Pair Busted For Hacking & Identity Theft
Two employees of Jamaica Hospital Medical Center have been charged with illegally accessing medical records and personal identification information of emergency room patients who were then contacted-some while they were still in the emergency room-by attorneys seeking to solicit them as clients and by others seeking to provide outpatient services.
Queens District Attorney Richard A. Brown identified the defendants as Maritza Amador, 44, of 148th Street in Jamaica and Dache Prawl, 45, of Linden Boulevard in St. Albans. The defendants were arrested last Thursday night, Mar. 27, and were variously charged with computer trespass, second-degree unlawful possession of personal identification information, and unauthorized use of a computer. If convicted, they each face up to four years in prison.
“These defendants are accused of blatantly violating their HIPAA obligations and illegally trolling through confidential patient records,” Brown said. “Their alleged actions led to patients who were seeking treatment for injuries unwittingly being victimized again with the illegal release of their personal information and medical records.”
It is alleged that both Amador and Prawl-both employed as registrars in the emergency room of Jamaica Hospital Medical Center-each illegally accessed more than 250 different computer records of patient files, each containing, among other things, the patient’s Social Security number, date of birth, address, telephone number, and details regarding their injuries and medical treatment received in the emergency room at Jamaica Hospital Medical Center.
According to the charges, Amador, between Feb. 10, 2012 and Mar. 12 of this year, and Prawl, between Dec. 11, 2013 and Mar. 17, illegally accessed the personal identification information, including the Social Security numbers, and medical records, of patients seeking treatment in the emergency room. None of the patients was registered by Amador or Prawl and therefore they were not permitted to access the information.
A sampling of the accessed files charged in the criminal complaints include the following:
– On Feb. 10, 2012, at approximately 4:42 p.m., an individual whose full identity is known to the Queens District Attorney’s Office, hereinafter referred to as D.C., sought medical treatment at the emergency room of Jamaica Hospital for injuries suffered as a result of a car accident.
Jamaica Hospital records further show that, at approximately 6:02 p.m., on Feb. 10, 2012, defendant Amador used her computer access login to access D.C.’s records of medical treatment, which also contained numerous items of D.C.’s personal identification information.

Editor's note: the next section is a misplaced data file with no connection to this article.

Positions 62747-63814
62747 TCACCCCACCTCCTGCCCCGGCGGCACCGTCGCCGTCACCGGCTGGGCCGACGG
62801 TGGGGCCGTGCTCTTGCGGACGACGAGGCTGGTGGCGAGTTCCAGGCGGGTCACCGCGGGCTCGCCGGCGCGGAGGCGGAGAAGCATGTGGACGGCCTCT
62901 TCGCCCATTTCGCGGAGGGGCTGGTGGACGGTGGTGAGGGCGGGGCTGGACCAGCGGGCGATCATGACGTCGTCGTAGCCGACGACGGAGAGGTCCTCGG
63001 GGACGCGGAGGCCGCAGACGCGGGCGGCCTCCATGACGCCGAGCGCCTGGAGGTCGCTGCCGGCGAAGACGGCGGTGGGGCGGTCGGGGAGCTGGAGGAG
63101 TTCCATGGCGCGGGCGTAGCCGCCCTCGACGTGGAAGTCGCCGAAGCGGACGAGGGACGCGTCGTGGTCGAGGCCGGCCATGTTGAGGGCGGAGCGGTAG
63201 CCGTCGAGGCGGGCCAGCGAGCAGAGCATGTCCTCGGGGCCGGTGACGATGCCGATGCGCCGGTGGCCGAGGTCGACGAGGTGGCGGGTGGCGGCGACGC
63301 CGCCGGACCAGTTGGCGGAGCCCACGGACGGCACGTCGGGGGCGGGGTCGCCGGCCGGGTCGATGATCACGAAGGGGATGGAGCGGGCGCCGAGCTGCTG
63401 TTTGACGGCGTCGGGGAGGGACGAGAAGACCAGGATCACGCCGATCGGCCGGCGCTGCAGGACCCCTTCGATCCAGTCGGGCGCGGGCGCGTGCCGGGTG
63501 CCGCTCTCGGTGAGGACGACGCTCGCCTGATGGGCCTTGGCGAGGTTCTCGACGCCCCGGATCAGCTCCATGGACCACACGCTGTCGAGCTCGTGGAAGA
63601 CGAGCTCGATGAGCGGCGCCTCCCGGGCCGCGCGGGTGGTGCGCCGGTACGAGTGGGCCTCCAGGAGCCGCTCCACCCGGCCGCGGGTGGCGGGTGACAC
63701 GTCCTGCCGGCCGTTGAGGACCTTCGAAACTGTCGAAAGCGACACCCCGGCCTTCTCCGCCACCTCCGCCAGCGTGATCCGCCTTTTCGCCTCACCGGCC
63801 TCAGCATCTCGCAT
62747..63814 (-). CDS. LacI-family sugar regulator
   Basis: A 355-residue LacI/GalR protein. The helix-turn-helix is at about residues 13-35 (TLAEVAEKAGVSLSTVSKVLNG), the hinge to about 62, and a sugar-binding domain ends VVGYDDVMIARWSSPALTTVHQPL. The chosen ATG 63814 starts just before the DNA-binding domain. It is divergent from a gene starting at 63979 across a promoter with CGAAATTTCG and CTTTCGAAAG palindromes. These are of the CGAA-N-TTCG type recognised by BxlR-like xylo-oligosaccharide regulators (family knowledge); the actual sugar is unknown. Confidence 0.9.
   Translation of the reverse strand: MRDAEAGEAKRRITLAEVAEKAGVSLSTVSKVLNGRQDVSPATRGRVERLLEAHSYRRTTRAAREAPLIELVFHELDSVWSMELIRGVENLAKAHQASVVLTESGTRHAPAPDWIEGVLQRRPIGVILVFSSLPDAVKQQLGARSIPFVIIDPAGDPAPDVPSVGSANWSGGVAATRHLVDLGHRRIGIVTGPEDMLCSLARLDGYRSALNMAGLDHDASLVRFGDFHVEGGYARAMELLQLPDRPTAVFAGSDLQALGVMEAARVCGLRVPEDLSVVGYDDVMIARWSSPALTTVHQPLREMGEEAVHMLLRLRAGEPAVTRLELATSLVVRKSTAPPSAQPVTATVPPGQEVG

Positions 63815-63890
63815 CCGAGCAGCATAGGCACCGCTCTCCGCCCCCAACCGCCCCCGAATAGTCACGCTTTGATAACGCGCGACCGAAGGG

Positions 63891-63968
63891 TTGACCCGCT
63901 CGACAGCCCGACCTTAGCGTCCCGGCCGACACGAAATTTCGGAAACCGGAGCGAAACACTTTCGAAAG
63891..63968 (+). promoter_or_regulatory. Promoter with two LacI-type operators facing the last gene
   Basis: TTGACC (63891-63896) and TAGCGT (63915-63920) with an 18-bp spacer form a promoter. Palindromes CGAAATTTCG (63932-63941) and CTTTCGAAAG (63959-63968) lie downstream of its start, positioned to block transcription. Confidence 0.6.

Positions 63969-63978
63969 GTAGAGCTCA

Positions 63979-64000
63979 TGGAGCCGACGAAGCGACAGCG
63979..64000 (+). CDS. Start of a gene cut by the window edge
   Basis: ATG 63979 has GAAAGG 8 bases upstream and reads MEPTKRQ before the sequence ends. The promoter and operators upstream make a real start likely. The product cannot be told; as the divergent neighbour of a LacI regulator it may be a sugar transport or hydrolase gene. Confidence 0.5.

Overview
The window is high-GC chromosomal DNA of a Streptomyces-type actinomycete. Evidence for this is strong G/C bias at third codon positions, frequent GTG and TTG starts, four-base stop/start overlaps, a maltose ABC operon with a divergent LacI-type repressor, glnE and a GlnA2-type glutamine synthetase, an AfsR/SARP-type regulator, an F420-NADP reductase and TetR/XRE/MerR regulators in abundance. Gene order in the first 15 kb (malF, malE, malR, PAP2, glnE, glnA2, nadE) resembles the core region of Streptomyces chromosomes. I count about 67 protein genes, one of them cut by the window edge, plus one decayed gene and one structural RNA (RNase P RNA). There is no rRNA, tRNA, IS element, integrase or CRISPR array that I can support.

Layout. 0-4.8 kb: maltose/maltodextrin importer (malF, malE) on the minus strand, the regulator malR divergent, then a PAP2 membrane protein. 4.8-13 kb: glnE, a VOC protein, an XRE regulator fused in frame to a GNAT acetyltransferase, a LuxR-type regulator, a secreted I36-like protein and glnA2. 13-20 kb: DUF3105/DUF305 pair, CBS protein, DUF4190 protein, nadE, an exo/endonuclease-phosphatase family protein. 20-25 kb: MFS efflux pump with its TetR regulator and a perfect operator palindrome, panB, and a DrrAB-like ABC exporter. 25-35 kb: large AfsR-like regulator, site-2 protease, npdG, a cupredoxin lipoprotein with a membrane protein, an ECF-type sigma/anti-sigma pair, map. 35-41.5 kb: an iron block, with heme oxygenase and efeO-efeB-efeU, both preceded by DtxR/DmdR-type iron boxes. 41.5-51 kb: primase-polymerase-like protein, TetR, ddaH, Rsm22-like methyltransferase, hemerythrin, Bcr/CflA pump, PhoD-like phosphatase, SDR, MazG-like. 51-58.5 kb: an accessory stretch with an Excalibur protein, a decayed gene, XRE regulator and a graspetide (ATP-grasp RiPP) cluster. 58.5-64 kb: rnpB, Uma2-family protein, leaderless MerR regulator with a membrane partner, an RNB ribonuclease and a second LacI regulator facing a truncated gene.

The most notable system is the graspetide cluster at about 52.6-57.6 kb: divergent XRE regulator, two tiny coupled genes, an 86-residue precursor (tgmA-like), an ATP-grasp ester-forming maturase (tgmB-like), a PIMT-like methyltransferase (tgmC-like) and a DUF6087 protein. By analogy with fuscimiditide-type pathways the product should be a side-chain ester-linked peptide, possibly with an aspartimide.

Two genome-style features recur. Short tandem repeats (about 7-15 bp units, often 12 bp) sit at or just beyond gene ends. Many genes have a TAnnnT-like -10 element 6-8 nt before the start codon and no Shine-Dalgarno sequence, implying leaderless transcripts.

Within two days of the emergency room visit, D.C. received a phone call from a person falsely claiming that she was calling from Jamaica Hospital and wanted to make sure that D.C. received follow-up medical treatment. D.C. also received a call from an attorney attempting to solicit D.C. as a client relevant to the injuries which caused the emergency room visit.
– On Dec. 11, 2013, at approximately 4:06 p.m., inside of Jamaica Hospital, Prawl allegedly used her computer access login to access records of medical treatment, which also contained the personal identification information, of D.L., a person known to the Queens District Attorney’s Office.
Those records also reveal that D.L. came to the emergency room for medical treatment on Dec. 11, 2013, at approximately 1:05 p.m., for injuries suffered as the result of a motor vehicle accident.
According to Jamaica Hospital’s case investigation records, while D.L. was in the emergency room D.L. received calls from attorneys attempting to solicit business relative to the injuries which caused the emergency room visit.
In addition, according to the case records, on Dec. 17, 2013, D.L. received a telephone call from a person falsely representing that they were affiliated with Jamaica Hospital, and they were outside D.L.’s residence to transport D.L. to outpatient therapy.
The district attorney acknowledged the assistance and cooperation of Jamaica Hospital Medical Center in the investigation. The Hospital brought the situation to the attention of authorities.
The investigation was conducted by Det. Armando Coutinho of the NYPD Identity Theft Squad, under the supervision of Lt. Ruperto V. Aguilar and the overall supervision of Inspector Gregory Antonsen, of the NYPD’s Financial Crimes Task Force, Deputy Chief Jeremiah Quinlan of the Special Investigations Division, Chief of Detectives Robert Boyce, Chief of Department Philip Banks III and Police Commissioner William Bratton.
The case is being prosecuted by Assistant District Attorney Mary M. Lowenburg, chief of the Auto Crime and Insurance Fraud Unit, of the District Attorney’s Organized Crime and Rackets Bureau, under the supervision of Assistant District Attorneys Gerard A. Brave, bureau chief, and Mark L. Katz, deputy bureau chief, and the overall supervision of Peter A. Crusco, executive assistant district attorney, Investigations Division, and Linda M. Cantoni, deputy executive assistant district attorney.
It was noted that a criminal complaint is merely an accusation and that a defendant is presumed innocent until proven guilty.